K's PPCM Story

6 min read

On March, 2012, seven days after the birth of our twins, my beautiful wife K suffered severe congestive heart failure.

Pregnancy-induced congestive heart failure is a fairly rare condition.  While estimates vary, it seems to affect about 1 in 10,000 pregnant women--and is fatal for up to 30%.  As reported in USA Today, “the disease [often] goes undiagnosed until it's too late, because heart failure symptoms mimic those of a normal pregnancy.”

In our case, we had only been home from the hospital for 24-hours before we knew something was very wrong.....and if I hadn't experienced it first hand, I would have thought the scene had been contrived for a sappy Hallmark movie.

The front door was open to a windy and otherwise dreary Bay Area day.  K was standing by the crib, arms outstretched to the babies, sobbing and saying good-bye over and over.  She was in complete agony at being separated from them and not knowing when — or if — she would ever see them again.  I had my arm around her holding her up as her condition seemed to worsen by the minute.   My parents were putting on a strong show of it, reassuring us the kids would be fine, but choking back tears as well.

From her waist down, K was so swollen that when the acupuncturist inserted needles in her a few days earlier, water literally spurted out of the needle holes.  She had also been having trouble breathing for over a month.

In fact, it was just a day earlier that the doctors had been reassuring us this was a normal post-partum condition and all-but bullying us into leaving the hospital.  Having been there for six days, at one point they called us the “senior citizens” on the maternity floor and said it was time to go home.  K kept saying she didn't feel good and wasn't ready, but the pressure was too much and we relented.

Now, one day later as we headed back to the ER (on St. Patty’s Day on a Saturday night no less), K sincerely thought she was going to die.  Fortunately the diagnosis wasn't that hard for the ER docs, even if it scared both of us to death.

What the hell is "pregnancy-induced congestive heart failure", and how could it be "severe" if we had just left the hospital a day earlier?  With no answers to almost any of our questions, they admitted her and told us she likely wouldn't be going home for a couple weeks. The next day we learned her ejection fraction was 29%....in theory aas low as it can go while still even having a chance of a full recovery.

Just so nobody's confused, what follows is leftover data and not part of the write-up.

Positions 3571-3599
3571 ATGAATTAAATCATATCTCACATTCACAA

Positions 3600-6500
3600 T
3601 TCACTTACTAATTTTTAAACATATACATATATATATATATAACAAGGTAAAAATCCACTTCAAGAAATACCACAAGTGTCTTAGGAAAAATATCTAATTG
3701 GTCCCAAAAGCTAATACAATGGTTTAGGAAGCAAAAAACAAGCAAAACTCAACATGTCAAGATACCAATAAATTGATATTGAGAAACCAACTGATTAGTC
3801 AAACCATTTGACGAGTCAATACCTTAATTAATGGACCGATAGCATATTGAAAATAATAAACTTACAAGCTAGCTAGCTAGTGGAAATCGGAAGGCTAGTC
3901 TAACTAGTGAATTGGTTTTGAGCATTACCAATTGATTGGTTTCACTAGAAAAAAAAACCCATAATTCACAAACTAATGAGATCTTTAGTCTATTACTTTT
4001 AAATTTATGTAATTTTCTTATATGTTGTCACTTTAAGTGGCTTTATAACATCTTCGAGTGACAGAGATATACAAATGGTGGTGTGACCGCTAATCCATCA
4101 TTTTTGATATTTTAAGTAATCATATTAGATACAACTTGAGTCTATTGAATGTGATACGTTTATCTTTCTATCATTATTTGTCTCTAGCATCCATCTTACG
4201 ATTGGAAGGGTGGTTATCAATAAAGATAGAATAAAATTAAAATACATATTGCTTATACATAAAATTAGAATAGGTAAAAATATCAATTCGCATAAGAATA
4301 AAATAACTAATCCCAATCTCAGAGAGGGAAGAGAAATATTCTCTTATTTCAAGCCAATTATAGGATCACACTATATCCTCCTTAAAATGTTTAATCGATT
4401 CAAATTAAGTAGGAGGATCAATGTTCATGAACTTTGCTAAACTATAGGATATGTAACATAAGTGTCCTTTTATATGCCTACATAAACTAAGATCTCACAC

In fact K only spent spent six more days in one of the special care units before going home, but those days seemed to last forever.  I stayed with her each day while my parents watched the kids.  We kept a web cam in the crib right next to the kids so that K didn't miss a heartbeat as she watched from her laptop in the hospital.

In just one of many moments of tearful awe, I watched K soothe the kids--remotely via skype--when no one was in the room with them.  She was also able to sing songs to them in Japanese and participate in the nurse's home visit.  We even put a piece of K's clothing next to the kids so they would remember her smell.

After K came home, she was on an array of heart medications, as well as fluid, salt and dietary restrictions.  She was super disciplined and lost all her pregnancy weight within 13 days from the birth.  (K’s base weight is 99lbs, she was 142 when she went into labor, and gave birth to 11.5lbs of babies.)

The only other thing that K had to do then was rest.  That's where the love and support of innumerable friends came in.  With the help and love of a LOT of people, K was able to rest as much as one can with newborn twins.  Wonderful volunteers brought meals, looked after the kids, and just helped out with whatever we needed.

We finally went back for testing three months later and to our delight, the doctor called us back that night all excited, if not surprised.  K’s heart was already back in the normal range (EF of 66%).  She was, as they told us, one of the lucky ones who had made a full recovery.  My beautiful wife was going to be ok, and I was finally and proudly able to report to our friends: MOTHER AND BABIES ARE DOING FINE!!

As of this writing (nine months) she's infinitely better.  She's still exhausted, but PPCM is a major cardiac event even with the best outcome, so that's to be expected.  She's going back for at least one more echo cardiogram tomorrow, and hopefully she's improved even more.

I wrote this short summary of these events for a few other reasons:

(1) I want to raise awareness about this condition.  While many women fully recover from PPCM, many end up with partially or severely damaged hearts, some have to get transplants, and tragically, a significant number die.  The crazy thing is, I see no reason PPCM can’t be detected with greater awareness and some non-invasive testing. Specifically: